ZMan walks us through the institutions that have burned through their social trust and then finishes by saying that the American Empire will soon have its collapse like the Soviet Union.
I think he makes a lot of good points. But it’s not clear to me that any systemic collapse is likely to happen anytime soon. And the reason for that is a collapse doesn’t occur until some external event intrudes. So, when will that happen? Well, it could happen tomorrow or it could be a decade. Now, I don’t think it will be a decade, in fact I could see something happening within three or four years but I wouldn’t even think of saying it’s going to happen on such and such a day. I think a good trick would be to try to guess what the external triggering event is likely to be. An easy guess is a financial collapse. The result of some kind of stagflation or very high unemployment might be enough to destabilize the political situation. But if we are talking about a societal collapse like the Soviet collapse it would be important to know what the US military would do in the case of essentially an insurrection. And that will completely depend on who is in the military at the time.
It’s fun to imagine a scenario that will end the Left’s hold on power. But trying to predict its occurrence against a calendar is maybe too difficult to try at this time.
Hat tip to Vox Day as he links to and quotes a very interesting article about the decline and fall of the Roman Empire by one of its modern descendants, an Italian chemist named Ugo Bardi. Vox is referencing in his title the science fiction story “A Canticle for Leibowitz” where a future world forms monasteries to preserve knowledge through a new fictional Dark Age as the analogy of us recognizing the coming Dark Ages after ours. Which also hearkens to Rod Dreher’s book “The Benedict Option: A Strategy for Christians in a Post-Christian Nation,” where he compares the present societal decay with the post Roman age that sparked the monastic age. Bardi in his article goes into the extant texts of Romans from the beginning of the Roman crisis under Marcus Aurelius all the way to end of the Empire in the Fifth Century to argue that the Romans never figured out either what was happening to them or that the Empire could end.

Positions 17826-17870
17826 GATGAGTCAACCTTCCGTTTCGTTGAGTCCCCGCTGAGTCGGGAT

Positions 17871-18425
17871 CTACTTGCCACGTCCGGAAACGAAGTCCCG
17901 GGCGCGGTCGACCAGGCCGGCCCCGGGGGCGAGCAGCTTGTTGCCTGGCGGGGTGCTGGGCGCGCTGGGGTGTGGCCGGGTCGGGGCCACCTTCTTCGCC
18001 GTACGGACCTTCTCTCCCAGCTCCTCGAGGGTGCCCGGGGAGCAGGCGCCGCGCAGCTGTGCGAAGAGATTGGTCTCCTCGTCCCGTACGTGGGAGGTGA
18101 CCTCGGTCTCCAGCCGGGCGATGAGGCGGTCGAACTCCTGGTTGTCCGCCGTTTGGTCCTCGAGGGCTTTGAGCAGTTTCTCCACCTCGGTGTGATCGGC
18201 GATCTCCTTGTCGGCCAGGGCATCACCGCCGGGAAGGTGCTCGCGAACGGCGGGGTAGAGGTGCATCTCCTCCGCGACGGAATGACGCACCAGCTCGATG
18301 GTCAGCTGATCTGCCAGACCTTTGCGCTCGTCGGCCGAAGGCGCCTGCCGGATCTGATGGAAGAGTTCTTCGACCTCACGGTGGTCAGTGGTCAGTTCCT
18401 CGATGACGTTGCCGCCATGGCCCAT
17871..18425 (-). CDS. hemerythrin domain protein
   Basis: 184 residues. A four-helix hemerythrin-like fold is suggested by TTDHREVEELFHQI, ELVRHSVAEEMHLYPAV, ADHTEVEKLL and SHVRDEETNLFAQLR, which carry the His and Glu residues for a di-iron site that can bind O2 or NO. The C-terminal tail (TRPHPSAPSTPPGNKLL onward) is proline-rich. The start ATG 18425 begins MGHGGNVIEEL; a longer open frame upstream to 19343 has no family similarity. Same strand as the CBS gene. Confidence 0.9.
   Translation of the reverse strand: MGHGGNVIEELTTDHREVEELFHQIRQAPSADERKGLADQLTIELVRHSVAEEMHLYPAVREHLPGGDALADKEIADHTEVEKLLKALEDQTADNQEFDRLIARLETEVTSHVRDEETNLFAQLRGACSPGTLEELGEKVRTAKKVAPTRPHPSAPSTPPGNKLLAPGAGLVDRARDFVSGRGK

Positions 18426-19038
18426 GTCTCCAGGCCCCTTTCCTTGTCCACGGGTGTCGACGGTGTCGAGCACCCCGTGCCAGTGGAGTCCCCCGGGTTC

I’ve been fascinated by the spectacle of the Roman Empire since I was a schoolboy hearing about Rome from my Catholic grammar school nuns. Thinking that we are in an analogous situation is equally fascinating and depressing. But maybe there is still time to avert such a collapse. Vox thinks it’s probably too late for the US. I try to be more optimistic. If you find the current societal situation at all analogous to that other example of civilizational collapse then you might be interested in looking at both posts.